John Long advocating equalization over all else seems to have bred a generation of climbers obsessed with complicated equalized systems in preference to basic, simple tried and true methods.


Neoshade


Aug 18, 2011, 8:17 PM
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JimTitt wrote:
Using an Alpine Butterfly to belay is a lot older than me, it has no relevance to what you are doing as far as I can work out.

Quoting US Navy wonīt get you any bonus points or do anything for your credibility!

Uh, Jim, you lost me. Is the thread and discussion I referenced talking about an Alpine butterfly? I don't think it is. The discussion I linked to and quoted USnavy from is about the Double Figure 8 or "bunny ears" knot that I've used here in the rig.
Alpine Butterfly is a rather elegant knot too though.

And BTW thanks for the testing. Unsure


Neoshade


Aug 19, 2011, 8:07 AM
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Wow Jim,
I just took a look at your credentials and other forum posts.
I tip my hat to you sir! I was not not aware that was arguing with a professional! :)
So you're telling me that a carabiner Sliding-X like I used in my second set of photos (right, 3 carabiners in total, counting the pro) doesn't equalize at ALL when the Centre-Point / Master-Point is pulled to one side before loading??
Wow. OK.


acorneau


Aug 19, 2011, 8:34 AM
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This whole mess reminds me of something some students came up with for anchoring a double-line rappel...




(This post was edited by acorneau on Aug 19, 2011, 8:35 AM)
Attachments: Triple Double8.jpg (125 KB)


Neoshade


Aug 19, 2011, 9:08 AM
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Ha!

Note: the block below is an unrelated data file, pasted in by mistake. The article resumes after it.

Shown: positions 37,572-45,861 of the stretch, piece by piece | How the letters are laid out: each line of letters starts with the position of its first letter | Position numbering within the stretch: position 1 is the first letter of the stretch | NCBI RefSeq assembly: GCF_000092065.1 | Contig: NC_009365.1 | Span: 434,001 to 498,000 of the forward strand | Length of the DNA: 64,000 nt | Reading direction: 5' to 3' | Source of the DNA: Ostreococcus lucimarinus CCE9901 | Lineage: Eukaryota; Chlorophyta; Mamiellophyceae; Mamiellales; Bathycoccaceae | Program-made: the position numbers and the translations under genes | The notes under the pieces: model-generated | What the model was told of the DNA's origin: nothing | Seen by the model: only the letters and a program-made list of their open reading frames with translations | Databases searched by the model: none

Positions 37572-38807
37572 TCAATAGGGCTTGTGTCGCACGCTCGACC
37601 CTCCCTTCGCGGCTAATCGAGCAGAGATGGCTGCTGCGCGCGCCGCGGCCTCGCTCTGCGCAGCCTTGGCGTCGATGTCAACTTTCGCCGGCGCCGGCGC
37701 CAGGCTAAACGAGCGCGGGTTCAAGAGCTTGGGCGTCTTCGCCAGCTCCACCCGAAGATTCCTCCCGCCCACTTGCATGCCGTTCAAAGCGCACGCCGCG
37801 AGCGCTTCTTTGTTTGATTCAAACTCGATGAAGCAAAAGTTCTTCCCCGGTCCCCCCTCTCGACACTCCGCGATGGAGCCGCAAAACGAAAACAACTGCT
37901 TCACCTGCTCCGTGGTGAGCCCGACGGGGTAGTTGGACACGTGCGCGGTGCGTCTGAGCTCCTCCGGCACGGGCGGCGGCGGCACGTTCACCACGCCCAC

OK, that's a little ridiculous!
This setup is an obvious FAIL with it's terrible angles, but it looks like it's quick to tie, super easy to adjust, and otherwise bomber.

(Except for one other thing - I don't much like the double 8 in primary anchor rigging, for lack of redundancy in the strands, especially if they can slip at all under load.)

Anyone else?


JimTitt


Aug 19, 2011, 9:56 AM
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rgold wrote:
If you need to get a 5.14 climbed, you probably want Beth Rodden over Jim Titt (sorry Jim, I don't even know you, just guessing...) But if you want authoritative advice about anchors, not only do you want Jim Titt over Beth Rodden, I'd guess Beth Rodden isn't on any conceivable short list.

Ha! If you want a 5.14 bolted then Iīm your man, climbing-wise Iīm a few digits short somewhere. Though if I can have the age-related allowance at one number grade per decade Iīm on!
(Iīm really a 58 yr old onsight 5.11dīish bumbler who should be 10kg lighter and Iīve been like that for 40 years now so no prospect of sudden improvement).

Iīm on holiday for 3 weeks in the world centre of trad climbing (the UK) where cordalettes and their relatives are looked upon as madness and only for beginners so Iīll try to bash out an article on anchoring and the physics.

Jim


JimTitt


Aug 19, 2011, 10:44 AM
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Well Iīm a professional when it comes to making some types of climbing gear (at least the tax man says so) and I know a lot about frictional dynamics in climbing gear, whether there is any money in anchoring systems is debatable!

The killer all the way through the whole equalisation thing is the resistance over the karabiner or ring, 1.6 is the magic number (roughly) and is the factor (usually called the karabiner factor) you always end up using when you look at the approximate forces on one side against the other. And until this is eliminated you cant get equalisation, add another turning point and you add another lot of "unequalisation".

Your sliding X has three turning points and a quick test gave a karabiner factor of 3.71:1 (for the relatively thin 6mm cord and 12mm diameter karabiners a single bend gave 1.53:1 and if you multiply 1.53 X 1.53 X 1.53 you get 3.58 so obviously it was near enough).
So when you load the centre point slightly off to one side with say 5kN one of the anchors gets 3.94kN and the other gets 1.06kN, whether you call that equalised is a matter of opinion! And donīt even look at an Alpine Equaliser!!!

Your Funny 8 was a dead man walking because I knew beforehand that the resistance of nylon on nylon is far higher than over metal so it would be horrific, with our 5kn load you will get 0.6 on one side and 4,4 on the other, basically you could just tie to one piece and chuck the other one down the cliff.